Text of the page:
Guest Post: Why Black Friday strikes against Walmart matter

UPDATE: It’s been an incredible morning of events, still a few going on on the East Coast, and events going strong as you go further west. We’re already hearing reports of threatened retaliation of workers, though, so we need to make sure to keep an eye on Walmart in the weeks ahead to protect these workers.
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You probably have heard something about the growing waves of strikes happening at Walmart.

that come when the workers stand up for better pay and working conditions. John wanted me to come on to fill everyone in on some of the background, and what people can do to help, and I thank him for the chance.

Walmart matters. It’s so large, it sets the standard for wages and worker treatment. You can see when Walmart announces that they’re moving up Black Friday sales to eat into more of its workers’ Thanksgivings, other retailers follow suit. A new report by the policy think-tank Demos said, “Walmart has used this power to lower wages, cut hours, and deny benefits to its workforce, reducing the quality of retail jobs as a whole,” it says.

The mistreatment of its workers really does go far beyond the low pay.

You should take a few minutes and read about how Walmart treats its workers, then punishes them when they speak up. Workers in California who staged one of the first protests against Walmart in September had their hours cut back and faced termination for their acts. And Walmart is giving signs that they have no intention of ending this.

With Walmart executives on edge because of the planned walkouts on Black Friday, company spokesman David Tovar told CBS News Monday night that there “could be consequences” for workers who stay off the job on Black Friday.

That’s why it’s so important for all of us to show Walmart that we have these workers’ backs. And the outpouring of support so far has been huge.

Walmart workers have organized into the OUR Walmart organization, and they are standing up for their rights by walking off the job. This Black Friday strike is spreading like wildfire through social media. More than 30,000 people have pledged their support on petitions and through an Adopt-a-Store program that is being organized by the Corporate Action Network.

To get in action right now, you can use the Corporate Action Network’s events widget and search by ZIP code to find the stores nearest you:

If a store has an event already scheduled, you can join the event, if it needs a leader, you can click on the “adopt this store” button to lead the event there. The goal is for events at as many stores as possible, so please set up a new event if you can. All the materials are there for downloading in the “Campaign Materials” section, so you’d be ready to go.

The huge outpouring of support for the striking Walmart workers is happening because the retail giant touches so many aspects of our lives. People see the discrimination lawsuits that have been filed by women in several states, charging that they were denied pay raises and promotions because of their gender.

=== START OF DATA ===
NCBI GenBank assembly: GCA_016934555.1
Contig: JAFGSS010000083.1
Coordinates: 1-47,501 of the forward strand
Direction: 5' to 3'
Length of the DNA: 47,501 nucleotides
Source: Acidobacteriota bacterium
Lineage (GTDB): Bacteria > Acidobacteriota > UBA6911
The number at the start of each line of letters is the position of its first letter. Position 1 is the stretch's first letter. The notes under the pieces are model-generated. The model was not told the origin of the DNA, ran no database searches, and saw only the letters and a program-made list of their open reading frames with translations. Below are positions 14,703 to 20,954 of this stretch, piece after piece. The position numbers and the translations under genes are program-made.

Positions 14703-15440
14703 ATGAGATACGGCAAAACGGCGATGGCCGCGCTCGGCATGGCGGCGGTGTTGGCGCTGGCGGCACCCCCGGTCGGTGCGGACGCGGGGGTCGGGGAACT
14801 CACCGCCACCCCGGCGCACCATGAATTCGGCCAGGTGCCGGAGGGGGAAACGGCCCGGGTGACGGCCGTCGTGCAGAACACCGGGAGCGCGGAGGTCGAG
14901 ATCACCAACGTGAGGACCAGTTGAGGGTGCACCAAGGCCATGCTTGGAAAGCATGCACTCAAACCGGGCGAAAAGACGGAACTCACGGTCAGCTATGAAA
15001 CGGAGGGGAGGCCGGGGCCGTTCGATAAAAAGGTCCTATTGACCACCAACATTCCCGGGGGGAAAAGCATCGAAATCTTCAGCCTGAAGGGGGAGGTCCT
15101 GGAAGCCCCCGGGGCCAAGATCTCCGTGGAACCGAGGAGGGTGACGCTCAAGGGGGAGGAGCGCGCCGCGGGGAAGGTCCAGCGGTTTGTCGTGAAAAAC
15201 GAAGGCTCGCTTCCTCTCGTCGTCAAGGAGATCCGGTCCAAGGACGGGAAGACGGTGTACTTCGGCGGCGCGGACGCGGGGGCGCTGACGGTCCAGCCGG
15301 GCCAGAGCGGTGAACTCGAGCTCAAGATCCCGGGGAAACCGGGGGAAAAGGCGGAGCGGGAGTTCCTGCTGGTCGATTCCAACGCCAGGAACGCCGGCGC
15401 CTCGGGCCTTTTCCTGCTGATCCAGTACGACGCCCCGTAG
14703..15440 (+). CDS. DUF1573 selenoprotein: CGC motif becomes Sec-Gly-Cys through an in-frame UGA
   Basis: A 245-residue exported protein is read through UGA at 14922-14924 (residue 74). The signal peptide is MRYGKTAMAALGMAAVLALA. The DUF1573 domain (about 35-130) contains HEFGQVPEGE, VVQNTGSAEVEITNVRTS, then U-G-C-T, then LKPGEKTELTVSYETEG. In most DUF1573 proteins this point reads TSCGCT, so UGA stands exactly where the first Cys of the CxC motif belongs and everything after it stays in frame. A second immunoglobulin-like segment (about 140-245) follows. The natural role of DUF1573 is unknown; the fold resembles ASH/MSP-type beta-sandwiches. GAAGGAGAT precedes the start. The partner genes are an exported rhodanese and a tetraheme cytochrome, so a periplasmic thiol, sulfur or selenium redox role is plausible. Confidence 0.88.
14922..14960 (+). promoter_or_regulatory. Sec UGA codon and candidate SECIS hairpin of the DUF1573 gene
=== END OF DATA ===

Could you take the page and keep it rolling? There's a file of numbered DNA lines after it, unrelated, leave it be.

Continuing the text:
Small business owners and others who promote strong local economies and shopping local oppose Walmart because of its chilling effect on small businesses. Studies have shown that 35 to 60 percent of small businesses in the vicinity will fail after a new Walmart store moves in.

With unmarked GMO food on its shelves and trucks that burn more than 118 million gallons a fuel a year, environmentalists are joining in to send Walmart a message, too.

And I could go on and on … Walmart sets the standard in so many ways, and right now, the standard isn’t working for our communities, our workers, and our environment. So, join the thousands of workers and supporters who will be sending a strong message to Walmart this holiday season!

Brian Young is a co-founder of the Corporate Action Network. He’s worked in digital media politics and advocacy for a decade, including four years as New Media Director for Senator John Kerry.


Brian Young is a co-founder of the Corporate Action Network. He's worked in digital media politics and advocacy for a decade, including four years as New Media Director for Senator John Kerry.

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  • independence

    As a business owner, I have to say…thank God for Walmart. They hire a population of workers only the government would support. Perhaps they are part-time workers with no benefits, but they are working.They have a job. They are not a total liability to our Nation’s taxpayers.

  • http://www.facebook.com/people/Charlie-Peters/100001008562611 Charlie Peters

    California CARB fuel was close to zero ethanol in our fuel in 1992..

    1992 fuel price about $1.40 per gallon.

    Ethanol push from fed EPA and friends pushed ethanol to 5.6% and we paid more for our
    fuel.

    Fed EPA and Big oil refiners pushed the oxygenate to 10% and we paid more.

    Now BP GMO fuel is pushing for over $1.00 in corporate welfare with 15% of the fuel market
    while cutting back Oil and refining

    Will BP GMO fuel patents generate credit trade income from the Big oil industry with
    the Queen Mother help.

    The Queen banker friends may want a share.

    So. how big does California ethanol bill need to be to qualify for the EPA waiver?

    Can
    Mary Nichols and Governor Brown support a BP GMO fuel ethanol waiver?